Ruling Out Multi-Order Interference in Quantum Mechanics
Urbasi Sinha,1,* Christophe Couteau,1,2 Thomas Jennewein,1 Raymond Laflamme,1,3 Gregor Weihs1,4,*
Quantum mechanics and gravitation are two pillars of modern physics. Despite their success in describing the physical world around us, they seem to be incompatible theories. There are suggestions that one of these theories must be generalized to achieve unification. For example, Born’s rule—one of the axioms of quantum mechanics—could be violated. Born’s rule predicts that quantum interference, as shown by a double-slit diffraction experiment, occurs from pairs of paths. A generalized version of quantum mechanics might allow multipath (i.e., higher-order) interference, thus leading to a deviation from the theory. We performed a three-slit experiment with photons and bounded the magnitude of three-path interference to less than 10–2 of the expected two-path interference,thus ruling out third- and higher-order interference and providinga bound on the accuracy of Born’s rule. Our experimentis consistent with the postulate both in semiclassical and quantumregimes.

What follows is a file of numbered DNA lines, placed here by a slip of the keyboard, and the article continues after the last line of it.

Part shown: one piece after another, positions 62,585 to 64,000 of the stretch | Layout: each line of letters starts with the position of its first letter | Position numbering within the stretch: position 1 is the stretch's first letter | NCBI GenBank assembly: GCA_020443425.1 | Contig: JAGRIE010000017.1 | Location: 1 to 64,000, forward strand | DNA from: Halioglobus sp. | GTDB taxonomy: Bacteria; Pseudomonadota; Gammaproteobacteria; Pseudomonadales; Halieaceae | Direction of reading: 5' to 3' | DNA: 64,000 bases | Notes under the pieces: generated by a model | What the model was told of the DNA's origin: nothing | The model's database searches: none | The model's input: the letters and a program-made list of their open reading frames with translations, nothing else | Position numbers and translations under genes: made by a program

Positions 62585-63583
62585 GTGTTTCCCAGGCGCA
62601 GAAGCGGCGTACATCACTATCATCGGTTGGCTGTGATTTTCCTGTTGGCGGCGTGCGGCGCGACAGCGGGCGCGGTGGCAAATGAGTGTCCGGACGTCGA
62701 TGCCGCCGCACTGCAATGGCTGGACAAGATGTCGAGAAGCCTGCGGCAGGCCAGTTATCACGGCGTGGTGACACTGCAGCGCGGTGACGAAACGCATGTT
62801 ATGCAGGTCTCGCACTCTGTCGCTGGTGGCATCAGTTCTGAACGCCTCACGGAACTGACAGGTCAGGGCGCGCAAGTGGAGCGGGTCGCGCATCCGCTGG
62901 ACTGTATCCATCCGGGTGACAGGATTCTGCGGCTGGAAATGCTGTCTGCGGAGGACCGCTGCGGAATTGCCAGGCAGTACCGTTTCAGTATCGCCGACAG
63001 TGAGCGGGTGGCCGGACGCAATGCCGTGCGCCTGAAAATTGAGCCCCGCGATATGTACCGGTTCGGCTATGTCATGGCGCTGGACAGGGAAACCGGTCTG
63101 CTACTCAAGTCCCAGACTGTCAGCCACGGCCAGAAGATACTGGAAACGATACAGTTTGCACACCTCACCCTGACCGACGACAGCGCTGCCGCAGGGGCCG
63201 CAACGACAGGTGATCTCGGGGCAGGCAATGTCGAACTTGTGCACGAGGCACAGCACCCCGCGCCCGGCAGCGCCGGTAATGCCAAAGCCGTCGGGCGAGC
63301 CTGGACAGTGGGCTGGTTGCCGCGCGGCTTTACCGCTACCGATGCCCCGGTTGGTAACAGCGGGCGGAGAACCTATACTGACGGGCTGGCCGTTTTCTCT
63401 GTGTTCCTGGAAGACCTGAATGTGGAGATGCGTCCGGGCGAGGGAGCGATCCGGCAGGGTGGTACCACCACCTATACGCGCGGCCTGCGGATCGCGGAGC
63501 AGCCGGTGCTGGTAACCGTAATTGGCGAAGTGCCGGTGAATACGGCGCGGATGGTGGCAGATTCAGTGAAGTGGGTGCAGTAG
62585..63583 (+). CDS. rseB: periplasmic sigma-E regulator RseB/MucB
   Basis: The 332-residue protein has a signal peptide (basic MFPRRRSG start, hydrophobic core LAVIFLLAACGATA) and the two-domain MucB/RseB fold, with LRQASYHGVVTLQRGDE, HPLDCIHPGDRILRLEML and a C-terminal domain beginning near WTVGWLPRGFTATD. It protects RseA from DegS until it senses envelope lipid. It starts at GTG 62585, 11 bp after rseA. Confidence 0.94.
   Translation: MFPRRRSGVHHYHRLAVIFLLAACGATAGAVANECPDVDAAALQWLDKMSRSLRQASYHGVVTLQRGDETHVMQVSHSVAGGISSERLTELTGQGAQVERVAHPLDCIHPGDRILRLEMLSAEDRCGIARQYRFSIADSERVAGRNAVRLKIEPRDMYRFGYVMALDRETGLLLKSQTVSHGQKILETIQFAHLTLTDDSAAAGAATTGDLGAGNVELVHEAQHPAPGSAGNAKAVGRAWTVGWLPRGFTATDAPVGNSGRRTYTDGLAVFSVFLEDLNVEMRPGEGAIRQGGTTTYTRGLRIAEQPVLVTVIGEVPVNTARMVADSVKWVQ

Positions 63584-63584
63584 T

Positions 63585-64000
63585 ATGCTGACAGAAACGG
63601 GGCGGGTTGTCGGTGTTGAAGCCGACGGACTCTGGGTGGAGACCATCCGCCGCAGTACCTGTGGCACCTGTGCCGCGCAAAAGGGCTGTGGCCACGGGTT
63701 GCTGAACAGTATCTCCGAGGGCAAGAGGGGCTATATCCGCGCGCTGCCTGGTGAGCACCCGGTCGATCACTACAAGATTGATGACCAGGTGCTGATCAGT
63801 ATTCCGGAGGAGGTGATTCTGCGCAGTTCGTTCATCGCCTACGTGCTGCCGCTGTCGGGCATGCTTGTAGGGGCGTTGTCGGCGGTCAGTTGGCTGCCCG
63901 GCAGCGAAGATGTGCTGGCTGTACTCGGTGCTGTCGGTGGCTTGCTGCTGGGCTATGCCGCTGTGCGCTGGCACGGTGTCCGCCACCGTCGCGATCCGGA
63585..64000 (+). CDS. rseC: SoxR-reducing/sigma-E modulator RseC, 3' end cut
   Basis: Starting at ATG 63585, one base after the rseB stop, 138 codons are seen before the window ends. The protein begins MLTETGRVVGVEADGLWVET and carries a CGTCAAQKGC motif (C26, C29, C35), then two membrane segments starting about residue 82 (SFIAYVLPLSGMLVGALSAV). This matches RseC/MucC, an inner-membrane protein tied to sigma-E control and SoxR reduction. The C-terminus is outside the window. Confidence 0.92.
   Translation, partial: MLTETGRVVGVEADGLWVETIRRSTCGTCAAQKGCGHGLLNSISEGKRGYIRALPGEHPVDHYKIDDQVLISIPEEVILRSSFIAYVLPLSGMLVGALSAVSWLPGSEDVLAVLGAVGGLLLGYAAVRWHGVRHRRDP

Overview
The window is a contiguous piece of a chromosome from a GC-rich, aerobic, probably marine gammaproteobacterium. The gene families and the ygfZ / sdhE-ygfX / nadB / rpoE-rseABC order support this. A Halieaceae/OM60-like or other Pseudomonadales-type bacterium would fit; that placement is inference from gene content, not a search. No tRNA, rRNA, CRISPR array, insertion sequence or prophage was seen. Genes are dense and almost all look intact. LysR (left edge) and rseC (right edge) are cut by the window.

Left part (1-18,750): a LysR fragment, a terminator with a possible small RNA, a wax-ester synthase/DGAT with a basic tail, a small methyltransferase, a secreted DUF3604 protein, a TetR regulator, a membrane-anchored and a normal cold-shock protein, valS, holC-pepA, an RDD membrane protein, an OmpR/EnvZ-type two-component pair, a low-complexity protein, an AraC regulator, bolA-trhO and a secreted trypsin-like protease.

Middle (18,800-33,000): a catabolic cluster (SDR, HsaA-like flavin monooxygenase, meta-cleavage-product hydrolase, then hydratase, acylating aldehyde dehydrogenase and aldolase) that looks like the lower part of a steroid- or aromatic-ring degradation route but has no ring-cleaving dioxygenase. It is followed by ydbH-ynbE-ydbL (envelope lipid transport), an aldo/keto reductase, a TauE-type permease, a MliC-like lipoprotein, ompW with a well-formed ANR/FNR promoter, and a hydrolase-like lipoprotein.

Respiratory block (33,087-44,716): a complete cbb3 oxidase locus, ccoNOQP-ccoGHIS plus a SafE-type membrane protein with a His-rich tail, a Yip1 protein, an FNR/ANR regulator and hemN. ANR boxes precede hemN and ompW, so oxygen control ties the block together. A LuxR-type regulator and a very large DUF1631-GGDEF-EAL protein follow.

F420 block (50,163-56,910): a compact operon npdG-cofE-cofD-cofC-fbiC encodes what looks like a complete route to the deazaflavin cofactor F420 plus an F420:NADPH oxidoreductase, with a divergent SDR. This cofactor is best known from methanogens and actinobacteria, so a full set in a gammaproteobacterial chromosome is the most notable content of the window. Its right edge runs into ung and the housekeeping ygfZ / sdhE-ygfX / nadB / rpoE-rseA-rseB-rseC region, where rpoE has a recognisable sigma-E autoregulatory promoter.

1 Institute for Quantum Computing and Department of Physics and Astronomy, University of Waterloo, 200 University Avenue West, Waterloo, Ontario N2L 3G1, Canada. 2 Laboratoire de Nanotechnologie et d’Instrumentation Optique, Université de Technologie de Troyes, 12 rue Marie Curie, 10 000 Troyes, France. 3 Perimeter Institute for Theoretical Physics, 31 Caroline Street North, Waterloo, Ontario N2L 2Y5, Canada. 4 Institut für Experimentalphysik, Universität Innsbruck, Technikerstraße 25, 6020 Innsbruck, Austria.